Grade: Satisfactory

Continue Reading →

Florida Roundup: School choice, tax credit scholarships, Common Core and more

Public-school choice. A plan to create public-school choice throughout Duval County divides the school board, the Florida Times-Union reports. Some board members warn of “unintended consequences.” WJXT. More from First Coast News and WJCT.

florida-roundup-logoTax credit scholarships. The St. Augustine Record editorial board comes out against legislation that would expand the program.

School choice. A Sun-Sentinel op-ed tees off on the a range of choice options, arguing they run counter to the state constitutional provision requiring a “uniform” education system,.while a separate guest column argues choice programs open opportunities to minority students, and opposition is being fueled by unions.

Magnet schools. A student in the jazz band at an Osceola County arts magnet program advanced to a national competition. Orlando Sentinel.

Common Core. Gov. Rick Scott stands by the standards as opponents see a lack of action in the Legislature. Miami Herald. 

Textbooks. Bill to put adoption decisions totally in district hands appears to be getting support in both chambers of the Legislature. Gradebook. Palm Beach County officials oppose it. Extra Credit.

Funding. The state’s revenue picture got even better this week, and the Florida House wants to increase spending on public schools. Tampa Bay Times. Florida Current.

School boards. The Hernando school board approves a re-organization plan. Tampa Bay Times.

Teacher pay. A mediator’s decision could pave the way for raises in Orange County. Orlando Sentinel.

Poverty. Blessings in a Backpack helps fight hunger among students in Seminole County. Sentinel.

Florida gets better marks for digital learning

A digital learning advocacy group says Florida is one of 22 states that improved their policies over the past year.

Digital Learning mapFlorida ranks second out of 50 states in Digital Learning Now’s latest annual report card, trailing only Utah. That’s where it stood last year, too, but several pieces of legislation passed in 2013 helped the state raise its score from a B-plus to an A-minus.

Overall, states passed 132 new digital-learning laws last year, according to the report. Florida accounted for seven of them.

They included SB 1514, a controversial overhaul of the funding formula for virtual courses that could eventually allow more online-course providers to receive state funding, and HB 7029, which among other things requires the Department of Education to create an online course catalog and lays the groundwork for more “course choice.”

“In Florida, we are trying to expand access for students, while helping to demystify digital learning for the public so that they are more comfortable with these new models of learning,” Rep. Manny Diaz, R-Hialeah, is quoted as saying in the report.

The digital-learning group is backed by the Foundation for Excellence in Education, which is led by former Gov. Jeb Bush.

While Florida’s polices get good marks in most areas, its score suffers in the categories that measure access to Internet-connected devices for teachers and students, and the availability of high-speed broadband connections for schools.

Some lawmakers say they plan to address those issues this session by requiring school districts to draft long-term technology plans and setting aside more funding for technology needs.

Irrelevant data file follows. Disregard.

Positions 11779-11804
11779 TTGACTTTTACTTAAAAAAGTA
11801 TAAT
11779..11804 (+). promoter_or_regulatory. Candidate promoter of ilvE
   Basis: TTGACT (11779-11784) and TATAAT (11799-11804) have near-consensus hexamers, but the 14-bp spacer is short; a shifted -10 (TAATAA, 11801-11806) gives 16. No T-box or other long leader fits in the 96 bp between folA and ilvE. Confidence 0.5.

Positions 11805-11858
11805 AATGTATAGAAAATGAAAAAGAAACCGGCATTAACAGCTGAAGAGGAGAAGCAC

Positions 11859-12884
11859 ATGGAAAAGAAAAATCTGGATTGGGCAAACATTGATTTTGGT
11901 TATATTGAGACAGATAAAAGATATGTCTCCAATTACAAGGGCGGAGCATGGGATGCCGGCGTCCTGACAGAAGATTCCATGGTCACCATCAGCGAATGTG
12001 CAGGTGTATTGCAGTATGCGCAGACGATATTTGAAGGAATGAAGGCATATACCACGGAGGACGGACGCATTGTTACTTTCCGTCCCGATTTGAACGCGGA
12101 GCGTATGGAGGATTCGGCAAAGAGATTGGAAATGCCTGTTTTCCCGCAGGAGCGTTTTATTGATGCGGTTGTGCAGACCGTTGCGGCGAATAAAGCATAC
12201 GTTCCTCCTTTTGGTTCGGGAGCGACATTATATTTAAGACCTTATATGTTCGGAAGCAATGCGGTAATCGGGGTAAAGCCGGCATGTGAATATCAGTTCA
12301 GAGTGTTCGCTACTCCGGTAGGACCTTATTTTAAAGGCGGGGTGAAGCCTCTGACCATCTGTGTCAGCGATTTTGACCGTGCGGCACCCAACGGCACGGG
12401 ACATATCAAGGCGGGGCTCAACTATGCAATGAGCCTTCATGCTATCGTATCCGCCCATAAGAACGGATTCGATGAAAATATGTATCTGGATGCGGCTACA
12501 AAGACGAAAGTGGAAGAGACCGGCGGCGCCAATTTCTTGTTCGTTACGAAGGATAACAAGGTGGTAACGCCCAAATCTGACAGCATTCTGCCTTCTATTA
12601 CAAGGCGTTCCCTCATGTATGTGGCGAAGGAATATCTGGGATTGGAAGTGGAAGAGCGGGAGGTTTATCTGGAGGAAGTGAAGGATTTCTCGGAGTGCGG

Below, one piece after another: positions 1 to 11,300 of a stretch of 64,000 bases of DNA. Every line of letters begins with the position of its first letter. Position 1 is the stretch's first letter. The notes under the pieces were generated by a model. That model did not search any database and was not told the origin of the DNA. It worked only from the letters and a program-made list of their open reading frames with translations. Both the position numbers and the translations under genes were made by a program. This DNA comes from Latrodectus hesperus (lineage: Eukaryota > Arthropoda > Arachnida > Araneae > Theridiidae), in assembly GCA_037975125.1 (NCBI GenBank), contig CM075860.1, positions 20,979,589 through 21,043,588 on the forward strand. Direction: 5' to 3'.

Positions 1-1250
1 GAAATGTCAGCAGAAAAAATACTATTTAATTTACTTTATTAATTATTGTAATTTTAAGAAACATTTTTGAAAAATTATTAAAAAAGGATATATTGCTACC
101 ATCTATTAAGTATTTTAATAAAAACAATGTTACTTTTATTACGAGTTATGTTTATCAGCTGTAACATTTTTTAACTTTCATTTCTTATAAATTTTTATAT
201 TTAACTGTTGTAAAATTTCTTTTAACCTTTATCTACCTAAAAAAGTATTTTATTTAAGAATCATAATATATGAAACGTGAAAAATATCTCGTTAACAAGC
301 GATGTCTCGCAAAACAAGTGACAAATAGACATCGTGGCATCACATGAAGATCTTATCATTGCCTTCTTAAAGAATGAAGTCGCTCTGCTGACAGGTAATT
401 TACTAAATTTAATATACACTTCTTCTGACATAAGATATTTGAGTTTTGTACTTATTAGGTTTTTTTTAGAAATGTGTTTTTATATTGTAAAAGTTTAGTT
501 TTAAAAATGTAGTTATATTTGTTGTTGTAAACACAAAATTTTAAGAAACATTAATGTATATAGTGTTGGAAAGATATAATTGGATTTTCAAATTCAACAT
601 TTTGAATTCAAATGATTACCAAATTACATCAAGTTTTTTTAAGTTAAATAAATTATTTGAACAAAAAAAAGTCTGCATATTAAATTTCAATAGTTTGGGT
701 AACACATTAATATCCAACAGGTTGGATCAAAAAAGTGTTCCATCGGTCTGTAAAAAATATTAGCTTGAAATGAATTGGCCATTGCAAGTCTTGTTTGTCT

School choice, accountability & the problem with sameness

penaltyAccountability in education has been a contentious issue for decades. Unfortunately, the word accountability is too often used to mean “sameness” rather than “to be held responsible for results.” The misuse of the term complicates school choice debates as both choice supporters and critics tend to forget the political and historical context surrounding education “accountability.”

Take Wisconsin’s voucher program. Republican lawmakers proposed an “accountability” bill in late 2013 that would have required private schools accepting voucher students to a) use the same state standards b) use the same state test to measure student achievement c) be graded on performance in the same manner as public schools and d) face sanctions for low-performance.

Democrats and the teacher union in Wisconsin wanted even more “accountability,” arguing the need for state certified teachers in participating private schools as well.

Only “sanctions for low-performance” meet the definition of “accountability.” Sanctions, such as closing or restructuring schools, are a means of holding schools responsible for results. The rest are either inputs – believed by some to be necessary for desired results – or are a means of measuring results.

How, for example, does requiring all private school teachers to be state certified hold schools responsible for results? A state certified teacher is an input, not a result. This is clearly an example of someone using the word “accountability” to mean “sameness,” not “holding responsible for results.”

The misuse of the term appears to be rooted in a belief that it might be unfair, or even hypocritical, to operate school choice programs without subjecting private schools to the same rules as traditional district schools. A little history is in order. Continue Reading →

Florida roundup: Public school choice, digital learning, school grades & more

Public-school choice. Duval County’s superintendent wants to allow parents to enroll their children in any district-run school they choose, creating the first “open enrollment” policy among Florida’s major urban districts, the Florida Times-Union reports. More from First Coast News, WOKV.